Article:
Hugh’s Views- NAIC’s conflicting positions
Many of Captive Review’s readers, even American ones, ought to be reminded that the NAIC sets standards for insurance regulation in US states. They don’t pass any laws themselves. At the same time those who discuss, dream up, and promulgate the standards and model laws are the very insurance regulators that the standards apply to. This self-dealing puts them into conflicting positions, possibly even actionable infringement of federal law, which is what Jon Harkavy was inveighing against. So standards are set, and model laws are dreamed up by the NAIC.
Every state that wants to attain or keep its NAIC accreditation has to adhere to the NAIC’s standards and pass all their model acts. What happens if they don’t, and the NAIC withholds or cancels a state’s accreditation because it hasn’t passed some of the model laws, or sidesteps some of the rules and guidelines? Lack of NAIC accreditation means that other states can no longer accept examinations performed by the domiciliary state on its domiciled insurers doing business in other states. Yet another NAIC rule. The expense and labour, particularly on smaller insurers, of being subjected to multiple examinations, is enormous, and may well spur an insurer domiciled in a non accredited state to re-domesticate to an accredited one.
A few large states, like New York , which in the past was de-accredited because it refused on principle to enact certain Model Laws which the NAIC deemed required for accreditation, are so important that they can say to other states something like: “If you’re not going to recognise the exams the New York Insurance Department performs on its domiciled insurers, then New York won’t recognise the examinations which your insurance department performs on your state’s domiciled insurers doing business in New York either”. Using this muscle such larger states as New York can and have persuaded the NAIC to find them in “substantial compliance” with NAIC accreditation standards and allow them to keep their accreditation.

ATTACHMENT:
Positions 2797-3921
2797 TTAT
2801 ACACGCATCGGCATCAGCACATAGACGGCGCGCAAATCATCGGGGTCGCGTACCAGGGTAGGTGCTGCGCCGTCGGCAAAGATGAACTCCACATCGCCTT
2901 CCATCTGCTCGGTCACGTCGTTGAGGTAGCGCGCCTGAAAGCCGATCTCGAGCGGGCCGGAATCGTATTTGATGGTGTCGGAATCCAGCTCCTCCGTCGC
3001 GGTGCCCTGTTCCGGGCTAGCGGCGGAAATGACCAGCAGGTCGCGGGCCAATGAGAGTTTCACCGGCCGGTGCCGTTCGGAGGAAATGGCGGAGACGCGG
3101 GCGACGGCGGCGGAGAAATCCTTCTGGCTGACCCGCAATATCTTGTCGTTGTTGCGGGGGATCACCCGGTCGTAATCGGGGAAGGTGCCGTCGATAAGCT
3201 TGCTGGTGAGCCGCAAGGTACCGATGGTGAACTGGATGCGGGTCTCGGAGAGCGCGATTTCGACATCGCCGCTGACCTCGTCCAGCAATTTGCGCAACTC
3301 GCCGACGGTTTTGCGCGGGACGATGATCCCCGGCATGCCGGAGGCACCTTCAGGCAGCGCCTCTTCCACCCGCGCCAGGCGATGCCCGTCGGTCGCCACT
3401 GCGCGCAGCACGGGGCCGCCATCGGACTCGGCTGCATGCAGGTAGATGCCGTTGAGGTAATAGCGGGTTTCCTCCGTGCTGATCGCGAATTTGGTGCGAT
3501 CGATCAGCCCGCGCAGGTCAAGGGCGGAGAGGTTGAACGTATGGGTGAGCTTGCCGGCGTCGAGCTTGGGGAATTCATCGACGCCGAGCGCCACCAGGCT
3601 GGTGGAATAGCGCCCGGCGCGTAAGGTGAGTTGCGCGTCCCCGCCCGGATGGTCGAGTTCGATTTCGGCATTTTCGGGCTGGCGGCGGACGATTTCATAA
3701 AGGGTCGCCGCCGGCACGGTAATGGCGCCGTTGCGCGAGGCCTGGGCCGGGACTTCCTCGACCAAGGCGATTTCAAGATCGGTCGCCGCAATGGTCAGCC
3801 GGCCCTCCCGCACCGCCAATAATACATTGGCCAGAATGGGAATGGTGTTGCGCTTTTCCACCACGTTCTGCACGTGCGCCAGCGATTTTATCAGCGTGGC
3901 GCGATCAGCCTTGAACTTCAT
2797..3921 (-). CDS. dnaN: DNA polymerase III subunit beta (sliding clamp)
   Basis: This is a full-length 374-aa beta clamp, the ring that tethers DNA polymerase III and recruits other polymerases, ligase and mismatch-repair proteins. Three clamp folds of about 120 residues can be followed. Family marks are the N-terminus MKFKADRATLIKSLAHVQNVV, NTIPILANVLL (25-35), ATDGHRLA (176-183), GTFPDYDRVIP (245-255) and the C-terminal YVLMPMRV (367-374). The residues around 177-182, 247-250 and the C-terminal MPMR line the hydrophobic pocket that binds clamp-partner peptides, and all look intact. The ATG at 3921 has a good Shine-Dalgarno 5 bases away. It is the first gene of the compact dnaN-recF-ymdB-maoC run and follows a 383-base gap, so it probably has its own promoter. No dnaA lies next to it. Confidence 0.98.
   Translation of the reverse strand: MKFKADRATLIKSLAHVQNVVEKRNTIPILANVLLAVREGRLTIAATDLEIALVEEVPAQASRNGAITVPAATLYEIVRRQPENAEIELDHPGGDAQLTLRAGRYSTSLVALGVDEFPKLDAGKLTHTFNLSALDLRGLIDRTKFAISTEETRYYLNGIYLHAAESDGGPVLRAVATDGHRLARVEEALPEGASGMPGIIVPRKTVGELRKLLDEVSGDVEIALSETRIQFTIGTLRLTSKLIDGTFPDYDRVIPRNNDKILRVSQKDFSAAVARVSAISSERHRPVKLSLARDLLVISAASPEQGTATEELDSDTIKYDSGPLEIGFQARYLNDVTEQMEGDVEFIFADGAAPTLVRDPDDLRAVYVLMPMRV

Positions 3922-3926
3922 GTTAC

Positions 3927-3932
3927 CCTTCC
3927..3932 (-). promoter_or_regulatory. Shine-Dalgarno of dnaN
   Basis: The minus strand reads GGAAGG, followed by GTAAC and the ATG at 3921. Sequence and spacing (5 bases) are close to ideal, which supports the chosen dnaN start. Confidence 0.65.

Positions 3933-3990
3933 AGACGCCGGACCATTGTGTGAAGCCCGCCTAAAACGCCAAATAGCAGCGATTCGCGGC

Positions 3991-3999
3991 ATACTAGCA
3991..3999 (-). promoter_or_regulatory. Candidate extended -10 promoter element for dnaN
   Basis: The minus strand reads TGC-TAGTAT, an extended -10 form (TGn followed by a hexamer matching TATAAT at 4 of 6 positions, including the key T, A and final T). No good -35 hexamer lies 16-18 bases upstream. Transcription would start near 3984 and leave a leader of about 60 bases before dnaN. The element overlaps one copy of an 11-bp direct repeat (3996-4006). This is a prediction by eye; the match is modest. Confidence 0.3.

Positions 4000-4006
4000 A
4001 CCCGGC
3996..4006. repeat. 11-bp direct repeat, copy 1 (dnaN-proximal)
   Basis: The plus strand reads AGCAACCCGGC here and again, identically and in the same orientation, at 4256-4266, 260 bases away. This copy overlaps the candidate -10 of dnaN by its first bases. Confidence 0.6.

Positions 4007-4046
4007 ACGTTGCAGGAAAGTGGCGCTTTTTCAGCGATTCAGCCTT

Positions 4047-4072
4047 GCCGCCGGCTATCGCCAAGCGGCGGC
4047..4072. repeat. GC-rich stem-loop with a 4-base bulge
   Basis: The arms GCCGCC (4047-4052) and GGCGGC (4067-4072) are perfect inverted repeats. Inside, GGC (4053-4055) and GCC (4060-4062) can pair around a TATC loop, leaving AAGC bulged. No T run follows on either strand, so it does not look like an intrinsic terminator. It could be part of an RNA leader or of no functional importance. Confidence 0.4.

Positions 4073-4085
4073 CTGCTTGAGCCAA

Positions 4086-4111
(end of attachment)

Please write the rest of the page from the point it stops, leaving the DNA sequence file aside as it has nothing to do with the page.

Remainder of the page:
Who determines “substantial compliance”? John Harkavy, executive vice-president and general counsel of Risk Services, points out that it is actually the regulators themselves; with the NAIC serving as judge, jury, and lawmaker—power held by few if any accreditation bodies in the United States. Smaller states – and most of the main captive domicile states are smaller – can’t wield that kind of influence, and so are bullied and (Harkavy’s term) boycotted into compliance. All this has a direct influence on captives – on those that write direct, and are therefore doing business in other states, and on those fronting companies that will demand higher collateral from captives domiciled in non-accredited states.
I am reminded of the anti-fronting example. In the 1990s the NAIC, whose members and staff have always revealed an anti-captive bias, dreamed up a model act that the captive community dubbed the “anti-fronting act” that all states were supposed to pass. It would have restricted fronting insurers from reinsuring to a lot of normal captives, and especially those based offshore. In those days the insurance commissioner in Vermont, the largest captive domicile state, decided to risk losing its accreditation, and led the struggle to have the anti-fronting model act withdrawn, which it eventually was. This anti fronting bias has re-emerged. The NAIC, in its accreditation standards for Risk Retention Group regulation, now requires that a Risk Retention Group must retain at least 5% of the risk.
Europeans do not have the luxury of a powerful insurance commissioner successfully leading the defence of captive insurance interests. The only one who tried, Victor Rod of Luxembourg, whose sole negative vote against the Solvency 2 directive was influenced by the number of captives domiciled there, was simply outvoted by the rest of the EU insurance supervisors.
Implications to watch for
Captive owners and managers have insisted on being treated as bona fide insurance companies for defending their tax positions. Many are now regretting it because of all the increased insurance regulation, both under the NAIC’s requirements and under Solvency 2. The one glimmer of exemption I found for captives in the NAIC’s crab-like movement towards applying Solvency 2 in American states was in their premium volume threshold for requiring insurers (and therefore captives) to apply the rigors of ORSA – it’s $500 million (compare that with the EU’s threshold of about $6 million).
Watch for the machinations of the NAIC’s Committee E, the one on Financial Condition, to realise that they should lower that threshold down to where all captives have to go through an ORSA exercise, sometimes several times a year – which is what European-domiciled captives have to do as one of their Pillar 2 risk management requirements.
I will be watching for the implications of the NAIC coming up with a “Captive Insurance Model Act” that all states will be required to pass. It’s being talked about if not actually being worked on in Committee E to try to head off any Federal supervision of insurers. And I’ll be watching to see which states’ member insurance commissioners defend the captive community’s interests.